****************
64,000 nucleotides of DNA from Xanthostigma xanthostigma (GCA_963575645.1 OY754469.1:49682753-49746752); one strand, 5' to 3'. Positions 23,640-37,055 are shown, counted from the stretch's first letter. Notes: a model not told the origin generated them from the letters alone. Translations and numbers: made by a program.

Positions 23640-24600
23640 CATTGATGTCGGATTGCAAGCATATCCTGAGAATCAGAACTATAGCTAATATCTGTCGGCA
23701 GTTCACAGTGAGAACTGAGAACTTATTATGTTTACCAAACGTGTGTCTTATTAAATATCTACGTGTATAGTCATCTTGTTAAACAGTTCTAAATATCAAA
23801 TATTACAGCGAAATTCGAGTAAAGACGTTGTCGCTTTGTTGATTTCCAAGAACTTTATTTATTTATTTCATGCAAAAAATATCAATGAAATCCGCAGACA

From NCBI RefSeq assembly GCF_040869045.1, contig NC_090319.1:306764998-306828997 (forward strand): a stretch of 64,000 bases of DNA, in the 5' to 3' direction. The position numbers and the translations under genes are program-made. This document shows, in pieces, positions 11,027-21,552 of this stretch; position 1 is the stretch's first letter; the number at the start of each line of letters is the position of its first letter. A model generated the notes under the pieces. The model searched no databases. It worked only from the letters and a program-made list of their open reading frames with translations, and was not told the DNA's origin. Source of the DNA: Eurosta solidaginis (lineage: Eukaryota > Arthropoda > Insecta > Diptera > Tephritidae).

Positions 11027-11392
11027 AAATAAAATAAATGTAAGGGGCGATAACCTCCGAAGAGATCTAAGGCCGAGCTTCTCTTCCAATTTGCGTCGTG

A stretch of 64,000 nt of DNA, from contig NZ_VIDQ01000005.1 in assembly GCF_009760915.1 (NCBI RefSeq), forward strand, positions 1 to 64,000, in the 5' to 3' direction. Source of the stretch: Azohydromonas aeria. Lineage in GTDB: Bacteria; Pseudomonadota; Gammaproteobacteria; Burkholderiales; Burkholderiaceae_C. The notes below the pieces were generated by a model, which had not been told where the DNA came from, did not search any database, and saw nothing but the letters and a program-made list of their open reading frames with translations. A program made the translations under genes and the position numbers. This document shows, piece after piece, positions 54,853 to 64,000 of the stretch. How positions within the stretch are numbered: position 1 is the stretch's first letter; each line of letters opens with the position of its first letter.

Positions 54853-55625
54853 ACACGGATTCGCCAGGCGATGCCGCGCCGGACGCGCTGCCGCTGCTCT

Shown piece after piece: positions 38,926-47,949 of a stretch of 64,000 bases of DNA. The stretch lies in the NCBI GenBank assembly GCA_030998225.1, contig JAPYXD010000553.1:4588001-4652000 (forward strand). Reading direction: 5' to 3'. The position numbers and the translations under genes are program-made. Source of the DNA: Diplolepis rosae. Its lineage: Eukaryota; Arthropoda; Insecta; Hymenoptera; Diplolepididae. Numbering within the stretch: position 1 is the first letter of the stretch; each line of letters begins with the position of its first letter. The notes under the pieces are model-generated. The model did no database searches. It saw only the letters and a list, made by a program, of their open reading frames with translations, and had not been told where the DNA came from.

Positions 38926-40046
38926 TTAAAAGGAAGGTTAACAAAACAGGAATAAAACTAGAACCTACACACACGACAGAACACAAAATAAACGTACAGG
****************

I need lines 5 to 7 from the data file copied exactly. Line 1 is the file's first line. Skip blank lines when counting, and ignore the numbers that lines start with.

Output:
23801 TATTACAGCGAAATTCGAGTAAAGACGTTGTCGCTTTGTTGATTTCCAAGAACTTTATTTATTTATTTCATGCAAAAAATATCAATGAAATCCGCAGACA

From NCBI RefSeq assembly GCF_040869045.1, contig NC_090319.1:306764998-306828997 (forward strand): a stretch of 64,000 bases of DNA, in the 5' to 3' direction. The position numbers and the translations under genes are program-made. This document shows, in pieces, positions 11,027-21,552 of this stretch; position 1 is the stretch's first letter; the number at the start of each line of letters is the position of its first letter. A model generated the notes under the pieces. The model searched no databases. It worked only from the letters and a program-made list of their open reading frames with translations, and was not told the DNA's origin. Source of the DNA: Eurosta solidaginis (lineage: Eukaryota > Arthropoda > Insecta > Diptera > Tephritidae).

Positions 11027-11392